# How do I get the amplitude for the one-loop photon self-energy?

I am studying Maggiore's book on QFT and I am stuck in the amplitudes of one-loop corrections in QED. Could someone clearly explain me how do I get the following amplitude from the respective diagram?

$$i\Pi_{\mu\nu}(q) = \int\frac{d^4 k}{(2\pi)^4}Tr\left[(-ie\gamma_\mu)\frac{i(\require{cancel}\cancel k+m)}{k^2-m^2+i\epsilon}(-ie\gamma_\nu)\frac{i(\cancel p-\cancel k+m)}{(p-k)^2-m^2+i\epsilon}\right].$$

In particular, I don't understand why does not appear the polarization $$\varepsilon_\mu(p)$$ (and its complex conjugate), since there are photons external legs, and how the trace comes up. I have a similar problem with the fermion self-energy because does not appear any spin wave function either and still there are external fermion legs. So maybe by understanding the photon case I am able to reproduce the fermion's result.

• There are no polarization vectors because it is irrelevant whether or not the photons are external. We want to be able to plug this correction into a generic diagram. The trace emerges because of the loop. The gamma matrix from the left vertex should connect to both of the fermion propagators. That is, the leftmost gamma matrix should also multiply the rightmost propagator (in the amplitude). Try writing out the spin indices explicitly and you will see the trace. Commented Nov 12, 2015 at 17:28
• But one of the Feynman rules tells us that we have to put a polarization vector in the amplitude for each incoming photon and its conjugate for each outcoming photon. What am I missing?
– user74106
Commented Nov 12, 2015 at 18:20
• @IberêKuntz The rule is that if you have an external on shell photon then it gets a polarization factor. The diagram here is off-shell. It is a sub diagram that is to be inserted into a larger Feynman diagram. Try to read up the Feynman rules for off shell amplitudes. Commented Nov 12, 2015 at 18:29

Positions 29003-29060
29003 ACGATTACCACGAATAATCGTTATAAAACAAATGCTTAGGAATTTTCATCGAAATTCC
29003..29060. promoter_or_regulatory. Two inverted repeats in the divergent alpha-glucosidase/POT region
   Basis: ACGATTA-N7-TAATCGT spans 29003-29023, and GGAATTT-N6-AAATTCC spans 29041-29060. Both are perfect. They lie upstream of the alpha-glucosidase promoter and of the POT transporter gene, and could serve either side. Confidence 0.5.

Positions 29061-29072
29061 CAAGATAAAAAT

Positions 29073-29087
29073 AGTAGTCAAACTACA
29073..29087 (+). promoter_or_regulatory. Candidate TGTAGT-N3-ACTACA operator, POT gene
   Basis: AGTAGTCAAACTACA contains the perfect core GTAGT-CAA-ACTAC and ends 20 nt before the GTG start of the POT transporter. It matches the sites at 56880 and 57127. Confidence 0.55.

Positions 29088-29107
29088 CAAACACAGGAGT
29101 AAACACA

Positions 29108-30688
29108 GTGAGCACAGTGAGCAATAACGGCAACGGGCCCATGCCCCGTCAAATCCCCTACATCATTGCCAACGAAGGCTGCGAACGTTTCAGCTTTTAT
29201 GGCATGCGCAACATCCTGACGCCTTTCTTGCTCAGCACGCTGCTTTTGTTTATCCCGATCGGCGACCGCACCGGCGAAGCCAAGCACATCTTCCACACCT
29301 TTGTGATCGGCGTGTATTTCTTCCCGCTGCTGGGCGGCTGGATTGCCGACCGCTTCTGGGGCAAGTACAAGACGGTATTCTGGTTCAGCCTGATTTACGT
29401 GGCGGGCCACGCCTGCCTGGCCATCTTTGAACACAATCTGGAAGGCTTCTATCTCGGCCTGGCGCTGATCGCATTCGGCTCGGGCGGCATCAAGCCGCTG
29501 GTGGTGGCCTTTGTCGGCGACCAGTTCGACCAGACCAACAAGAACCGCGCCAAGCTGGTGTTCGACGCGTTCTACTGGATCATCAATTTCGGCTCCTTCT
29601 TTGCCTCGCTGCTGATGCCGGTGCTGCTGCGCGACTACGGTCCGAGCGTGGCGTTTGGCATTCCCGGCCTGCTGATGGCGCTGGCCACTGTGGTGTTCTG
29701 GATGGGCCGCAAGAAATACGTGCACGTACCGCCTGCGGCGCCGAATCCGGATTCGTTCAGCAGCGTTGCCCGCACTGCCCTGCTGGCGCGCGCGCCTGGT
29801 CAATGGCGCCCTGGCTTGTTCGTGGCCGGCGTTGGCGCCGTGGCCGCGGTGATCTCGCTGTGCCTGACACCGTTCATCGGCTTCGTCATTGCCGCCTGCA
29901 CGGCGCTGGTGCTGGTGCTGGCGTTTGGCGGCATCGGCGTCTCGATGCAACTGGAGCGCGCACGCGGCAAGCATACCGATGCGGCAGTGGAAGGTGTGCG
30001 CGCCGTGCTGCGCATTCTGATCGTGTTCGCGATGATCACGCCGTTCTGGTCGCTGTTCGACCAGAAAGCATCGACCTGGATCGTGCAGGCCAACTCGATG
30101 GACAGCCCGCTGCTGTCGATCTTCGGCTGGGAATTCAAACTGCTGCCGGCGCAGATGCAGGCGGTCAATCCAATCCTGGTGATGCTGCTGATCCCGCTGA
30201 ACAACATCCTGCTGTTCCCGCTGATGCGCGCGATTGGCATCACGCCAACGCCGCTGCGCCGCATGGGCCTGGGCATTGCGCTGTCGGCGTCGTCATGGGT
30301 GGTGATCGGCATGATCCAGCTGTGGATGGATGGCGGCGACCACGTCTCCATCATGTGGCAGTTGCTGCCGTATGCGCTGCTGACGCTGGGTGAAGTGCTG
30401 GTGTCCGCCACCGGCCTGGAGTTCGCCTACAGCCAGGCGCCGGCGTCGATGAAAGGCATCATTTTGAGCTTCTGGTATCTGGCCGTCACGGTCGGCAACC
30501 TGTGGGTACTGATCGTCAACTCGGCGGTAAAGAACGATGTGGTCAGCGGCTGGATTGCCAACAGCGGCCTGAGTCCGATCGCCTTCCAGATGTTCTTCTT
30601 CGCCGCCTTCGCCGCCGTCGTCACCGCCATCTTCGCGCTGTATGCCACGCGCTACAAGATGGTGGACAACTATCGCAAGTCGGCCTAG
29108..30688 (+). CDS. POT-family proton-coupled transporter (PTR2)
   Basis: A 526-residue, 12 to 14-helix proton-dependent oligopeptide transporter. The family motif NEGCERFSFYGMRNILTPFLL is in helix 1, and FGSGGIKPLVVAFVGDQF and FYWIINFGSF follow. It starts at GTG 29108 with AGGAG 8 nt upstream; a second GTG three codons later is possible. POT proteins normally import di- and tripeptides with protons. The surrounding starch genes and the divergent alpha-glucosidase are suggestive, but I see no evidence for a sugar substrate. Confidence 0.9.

• @Prahar, so $i\Pi_{\mu\nu}$ is part of the total amplitude $iM_{fi}$ and this does have the polarization vectors?
– user74106
Commented Nov 12, 2015 at 18:48
• @sawankt the reasons are laid out in any QFT book, say, Peskin and Schroeder Ch. 5 Commented Jun 24, 2021 at 8:54

The photon polarization vectors have been factored out. The full expression is $$\Pi=\epsilon_\mu\,\epsilon_\nu^*\,\Pi^{\mu\nu}$$ where $$\Pi^{\mu\nu}$$ is the tensor described in the OP. We don't bother writing the vectors $$\epsilon_\mu,\epsilon_\nu^*$$ because they are irrelevant for the present discussion. But they are there.
Now let us follow the fermionic lines counterclockwise. You can begin wherever you want, say the left vertex. This vertex leads to $$\gamma^\nu_{\alpha\beta}$$. Next we see the lower fermion propagator, that leads to $$(\not k-\not q+m)^{-1}_{\beta\delta}$$. Next we see the right vertex, with rule $$\gamma^\mu_{\delta\gamma}$$. Finally we see the upper fermion propagator, with value $$(\not k+m)^{-1}_{\gamma\alpha}$$. Putting everything together we get $$\gamma^\nu_{\alpha\beta}(\not k-\not q+m)^{-1}_{\beta\delta}\gamma^\mu_{\delta\gamma}(\not k+m)^{-1}_{\gamma\alpha}$$
Finally, note that by definition of matrix product, $$A_{\alpha\beta}B_{\beta\gamma}=(AB)_{\alpha\gamma}$$, and therefore this becomes $$=(\gamma^\nu(\not k-\not q+m)^{-1}\gamma^\mu(\not k+m)^{-1})_{\alpha\alpha}$$ which is nothing but the trace of the matrix inside, $$=\operatorname{tr}(\gamma^\nu(\not k-\not q+m)^{-1}\gamma^\mu(\not k+m)^{-1})$$ which agrees with the expression in the OP.